Afterward they sent to Jesus some of the Pharisees and Herodians, to set a trap for him in the course of conversation.
soon and very soon
a trap will be sprung
come with an oh so cute
heads I win
tails you lose
no matter what is said
it will be turned about
every hopeful slogan
is thrown back cursed
the trap is in our stars
to reflect another
Fake news is as old as the hills. When you can’t win your way by everyday reality, simpler truth, it is time to ensnare and spin a story that captures a popular imagination with just enough possibility that it is accurate and more than enough fudging to persuade.
An example of this trapping is found in a creation story: Genesis 2:17, 3:1–5. Let’s see how Jesus does with Pharisees and Herodians as a variant on Eve and a Snake.
Lest we subtly stumble into an all too easy anti-Semitism that has such a long and inglorious heritage within Christendom, it is important to note this is only the first of four questions. Each can be seen as part of a tradition that appreciates argument as a way to explore meaning, including meaning of scripture.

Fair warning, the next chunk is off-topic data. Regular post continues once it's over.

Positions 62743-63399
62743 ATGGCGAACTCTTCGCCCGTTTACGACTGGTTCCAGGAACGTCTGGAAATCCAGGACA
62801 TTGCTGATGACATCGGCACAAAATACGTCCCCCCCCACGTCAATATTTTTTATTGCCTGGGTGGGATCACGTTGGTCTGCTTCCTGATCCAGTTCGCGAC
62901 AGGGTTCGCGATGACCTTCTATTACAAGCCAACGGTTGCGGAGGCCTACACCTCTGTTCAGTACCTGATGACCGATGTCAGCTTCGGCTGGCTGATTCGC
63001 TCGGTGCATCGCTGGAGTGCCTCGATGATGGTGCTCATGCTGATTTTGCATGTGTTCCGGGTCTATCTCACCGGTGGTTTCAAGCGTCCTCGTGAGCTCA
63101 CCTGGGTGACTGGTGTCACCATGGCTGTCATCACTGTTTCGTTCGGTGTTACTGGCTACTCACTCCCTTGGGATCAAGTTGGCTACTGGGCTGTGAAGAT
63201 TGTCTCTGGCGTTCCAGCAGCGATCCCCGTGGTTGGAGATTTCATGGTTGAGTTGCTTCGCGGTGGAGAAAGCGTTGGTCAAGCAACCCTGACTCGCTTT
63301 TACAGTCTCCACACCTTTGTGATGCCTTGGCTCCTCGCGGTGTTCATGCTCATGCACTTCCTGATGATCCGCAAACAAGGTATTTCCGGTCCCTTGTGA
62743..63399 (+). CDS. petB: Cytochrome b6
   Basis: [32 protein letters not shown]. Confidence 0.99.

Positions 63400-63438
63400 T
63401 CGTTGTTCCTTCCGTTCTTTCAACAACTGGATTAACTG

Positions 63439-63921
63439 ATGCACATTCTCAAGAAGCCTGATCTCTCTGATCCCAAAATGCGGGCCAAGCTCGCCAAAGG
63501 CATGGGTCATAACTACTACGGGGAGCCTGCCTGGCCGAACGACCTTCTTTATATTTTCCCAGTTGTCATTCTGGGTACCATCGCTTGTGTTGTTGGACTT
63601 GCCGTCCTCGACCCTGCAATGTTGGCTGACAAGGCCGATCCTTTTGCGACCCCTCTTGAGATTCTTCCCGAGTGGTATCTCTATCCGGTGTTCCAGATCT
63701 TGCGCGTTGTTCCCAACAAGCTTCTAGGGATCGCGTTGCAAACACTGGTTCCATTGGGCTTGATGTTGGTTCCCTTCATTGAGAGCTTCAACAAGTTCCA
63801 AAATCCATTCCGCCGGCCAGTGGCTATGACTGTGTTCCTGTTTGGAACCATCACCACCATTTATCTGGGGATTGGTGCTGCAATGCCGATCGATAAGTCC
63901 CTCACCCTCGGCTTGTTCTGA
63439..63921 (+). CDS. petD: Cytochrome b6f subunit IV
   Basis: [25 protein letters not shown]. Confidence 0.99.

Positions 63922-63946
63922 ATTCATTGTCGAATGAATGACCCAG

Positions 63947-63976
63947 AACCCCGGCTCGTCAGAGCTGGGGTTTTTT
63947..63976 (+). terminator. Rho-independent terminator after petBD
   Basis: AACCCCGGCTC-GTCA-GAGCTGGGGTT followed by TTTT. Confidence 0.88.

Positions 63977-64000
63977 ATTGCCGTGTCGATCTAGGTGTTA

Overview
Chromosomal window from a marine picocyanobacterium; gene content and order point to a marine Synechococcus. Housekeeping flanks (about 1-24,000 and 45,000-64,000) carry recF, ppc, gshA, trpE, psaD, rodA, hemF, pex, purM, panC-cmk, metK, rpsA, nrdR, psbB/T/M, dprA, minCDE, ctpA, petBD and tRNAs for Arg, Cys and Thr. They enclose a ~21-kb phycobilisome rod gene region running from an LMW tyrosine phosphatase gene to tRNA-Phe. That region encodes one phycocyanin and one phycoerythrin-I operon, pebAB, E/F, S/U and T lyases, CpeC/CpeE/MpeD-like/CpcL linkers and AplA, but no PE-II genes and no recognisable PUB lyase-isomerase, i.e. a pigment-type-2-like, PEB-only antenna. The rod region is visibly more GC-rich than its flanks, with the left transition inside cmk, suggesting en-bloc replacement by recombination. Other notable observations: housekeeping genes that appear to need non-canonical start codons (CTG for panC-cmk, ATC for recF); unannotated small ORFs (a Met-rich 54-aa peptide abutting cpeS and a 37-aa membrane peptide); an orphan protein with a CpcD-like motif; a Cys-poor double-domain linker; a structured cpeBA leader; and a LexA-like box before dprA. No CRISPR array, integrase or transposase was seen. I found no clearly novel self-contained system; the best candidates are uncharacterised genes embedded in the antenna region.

This first question is openly described as antagonistic. The second does not carry that threat. The third question is asked respectfully and the fourth is asked by Jesus.
The very characters involved give a hint about the coming question. The Pharisees were interested in keeping the Torah alive and pertinent in the lives of the people through the observation and guarding of their tradition. The Herodians had thrown their lot in with the Romans and were, at best, accommodating the demands of Rome to keep as many Israelites alive as possible in a time of militant occupation. Between them we have representatives of what we now call Church and State. It does need noting that this division was not along strict party lines. These two realities in their lives interwove and were not easily distinguished.
What is being looked for is self-incrimination. This will greatly assist in being rid of Jesus without being responsible his death.